Post-riot developments in Haringey
August 22, 2011 § Leave a comment
Today I saw an initiative launched on the “Post-riot clean up” Facebook page, titled “A public meeting in response to the riots” (https://www.facebook.com/#!/event.php?eid=160403017370099):
I looked through some of the comments and wrote one of my own:
I would like to echo the point made by Emma Jones, who suggested that people from west Haringey “spend some real time over in the east and get to know people in their own communities – that is the only way the divide can begin to end, and also the only way the people in the east will begin to take you seriously”. I would add that in the east there have already been a number of meetings with the same aims as this one, organised by a variety of organisations and campaign groups, and a number of new initiatives are being launched, including a Tottenham Defence Campaign (google it). For more info you can send me a message. Unfortunately I probably won’t be able to make it to tomorrow’s meeting, but I wish you all the best.
Here are some of the meetings/events I am aware of:
- On Saturday 13 August there was a march from Dalston to Tottenham, called by the North London Unity Assembly, under the slogan “Give our kids a future”.
- On Monday 15 August there was a meeting in North London Community House, called by the Right to Work campaign, under the title “Defend our young people, give them a future” with a number of speeches on the riots and reactions to the riots and then comments and questions from the audience.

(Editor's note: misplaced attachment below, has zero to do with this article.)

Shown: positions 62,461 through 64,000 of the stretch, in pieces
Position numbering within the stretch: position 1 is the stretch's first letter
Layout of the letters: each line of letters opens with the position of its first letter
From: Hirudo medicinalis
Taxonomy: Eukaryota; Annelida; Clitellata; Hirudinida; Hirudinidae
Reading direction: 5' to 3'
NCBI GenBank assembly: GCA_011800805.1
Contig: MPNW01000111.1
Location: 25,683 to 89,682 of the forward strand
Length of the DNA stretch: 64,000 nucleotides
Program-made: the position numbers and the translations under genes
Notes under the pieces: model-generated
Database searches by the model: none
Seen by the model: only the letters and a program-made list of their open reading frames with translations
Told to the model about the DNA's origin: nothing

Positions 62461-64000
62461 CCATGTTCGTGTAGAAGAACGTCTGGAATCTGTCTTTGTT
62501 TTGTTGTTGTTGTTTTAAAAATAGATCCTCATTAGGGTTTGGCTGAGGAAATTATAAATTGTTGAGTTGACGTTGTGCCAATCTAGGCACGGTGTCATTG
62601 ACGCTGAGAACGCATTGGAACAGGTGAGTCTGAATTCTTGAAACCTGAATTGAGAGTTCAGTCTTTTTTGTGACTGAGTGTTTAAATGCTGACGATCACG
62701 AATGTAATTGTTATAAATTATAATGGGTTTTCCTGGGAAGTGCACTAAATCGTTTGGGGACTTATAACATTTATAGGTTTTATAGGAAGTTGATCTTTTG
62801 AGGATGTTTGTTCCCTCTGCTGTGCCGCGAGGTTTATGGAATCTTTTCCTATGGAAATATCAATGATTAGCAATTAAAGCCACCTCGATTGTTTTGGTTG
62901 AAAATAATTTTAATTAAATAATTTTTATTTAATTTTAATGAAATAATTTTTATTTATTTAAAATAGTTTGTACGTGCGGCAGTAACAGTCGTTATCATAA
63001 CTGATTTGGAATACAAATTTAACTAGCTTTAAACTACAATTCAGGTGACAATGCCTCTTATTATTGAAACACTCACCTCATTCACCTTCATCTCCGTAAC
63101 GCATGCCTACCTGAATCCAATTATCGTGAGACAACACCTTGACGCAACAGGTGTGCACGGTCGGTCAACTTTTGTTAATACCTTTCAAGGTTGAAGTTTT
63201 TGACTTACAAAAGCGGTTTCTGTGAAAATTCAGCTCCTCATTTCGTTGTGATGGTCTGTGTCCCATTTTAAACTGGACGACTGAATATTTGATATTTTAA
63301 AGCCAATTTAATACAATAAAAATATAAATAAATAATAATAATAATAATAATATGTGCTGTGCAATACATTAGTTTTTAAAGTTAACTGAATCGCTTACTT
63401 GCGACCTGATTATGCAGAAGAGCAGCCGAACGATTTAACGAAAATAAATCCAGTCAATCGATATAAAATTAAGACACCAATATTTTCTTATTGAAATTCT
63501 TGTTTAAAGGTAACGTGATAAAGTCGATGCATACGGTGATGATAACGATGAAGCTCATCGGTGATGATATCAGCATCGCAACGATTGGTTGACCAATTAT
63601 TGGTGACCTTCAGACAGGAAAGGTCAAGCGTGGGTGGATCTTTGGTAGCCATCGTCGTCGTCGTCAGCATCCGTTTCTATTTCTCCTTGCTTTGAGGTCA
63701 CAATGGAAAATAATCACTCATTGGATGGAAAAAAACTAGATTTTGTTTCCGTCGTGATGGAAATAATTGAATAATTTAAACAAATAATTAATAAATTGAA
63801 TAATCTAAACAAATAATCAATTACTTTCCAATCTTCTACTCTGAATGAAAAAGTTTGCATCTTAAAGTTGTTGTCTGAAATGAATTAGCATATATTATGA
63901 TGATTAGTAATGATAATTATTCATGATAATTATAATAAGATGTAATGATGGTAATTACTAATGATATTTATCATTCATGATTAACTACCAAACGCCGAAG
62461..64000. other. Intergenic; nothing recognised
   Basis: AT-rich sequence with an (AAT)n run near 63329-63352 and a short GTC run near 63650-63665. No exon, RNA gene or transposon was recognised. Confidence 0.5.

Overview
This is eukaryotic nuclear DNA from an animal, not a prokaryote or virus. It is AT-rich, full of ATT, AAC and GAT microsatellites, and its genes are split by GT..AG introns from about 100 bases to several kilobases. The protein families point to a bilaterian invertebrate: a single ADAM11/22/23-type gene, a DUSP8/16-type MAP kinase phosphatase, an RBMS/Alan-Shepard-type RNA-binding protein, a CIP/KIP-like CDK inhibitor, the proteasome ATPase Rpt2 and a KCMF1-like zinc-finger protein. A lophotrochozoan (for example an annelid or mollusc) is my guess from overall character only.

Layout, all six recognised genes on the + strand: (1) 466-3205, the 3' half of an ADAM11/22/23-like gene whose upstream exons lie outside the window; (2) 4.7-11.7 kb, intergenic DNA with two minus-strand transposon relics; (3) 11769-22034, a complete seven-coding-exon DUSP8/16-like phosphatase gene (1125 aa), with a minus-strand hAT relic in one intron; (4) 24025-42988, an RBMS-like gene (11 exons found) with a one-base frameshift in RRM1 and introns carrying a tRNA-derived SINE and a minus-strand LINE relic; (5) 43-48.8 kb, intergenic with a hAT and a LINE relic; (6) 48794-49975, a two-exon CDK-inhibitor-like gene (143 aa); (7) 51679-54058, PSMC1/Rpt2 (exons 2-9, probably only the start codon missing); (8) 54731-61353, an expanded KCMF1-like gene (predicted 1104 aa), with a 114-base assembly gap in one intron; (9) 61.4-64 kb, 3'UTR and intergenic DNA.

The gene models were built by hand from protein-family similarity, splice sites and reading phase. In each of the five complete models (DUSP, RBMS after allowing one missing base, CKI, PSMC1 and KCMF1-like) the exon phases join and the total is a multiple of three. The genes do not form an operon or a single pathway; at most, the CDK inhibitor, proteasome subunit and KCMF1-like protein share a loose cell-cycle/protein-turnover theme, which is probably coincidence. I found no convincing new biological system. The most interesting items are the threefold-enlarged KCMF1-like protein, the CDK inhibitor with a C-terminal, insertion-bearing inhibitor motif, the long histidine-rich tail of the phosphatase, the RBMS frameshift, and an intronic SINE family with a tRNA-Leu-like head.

- On Wednesday 17 August there was another meeting in North London Community House, called by Tottenham Concerned Residents and Supporters, under the title “After the Riots: What next for Youths and Tottenham?”
For me, it is interesting that Jim Shepley calls for a Haringey public meeting in response to the riots without acknowledging the efforts already being made in this direction within the borough, quite possibly because he is not aware of those efforts. While welcoming Jim’s aims, I would like to be a bit provocative in suggesting that his apparent lack of awareness/acknowledgment does raise interesting questions about how the riots are highlighting social divisions within British society in general and the London borough of Haringey in particular. A somewhat academic take on these questions can be found in the following blogpost http://universityforstrategicoptimism.wordpress.com/2011/08/10/riotcleanup-or-riotwhitewash/ – I do not agree with everything that is written here, but I do find this a useful piece of writing to think with, particularly if we are to respond to the riots in a reflective and self-critical way that takes into account how our own positions within British society implicate us in what has taken place.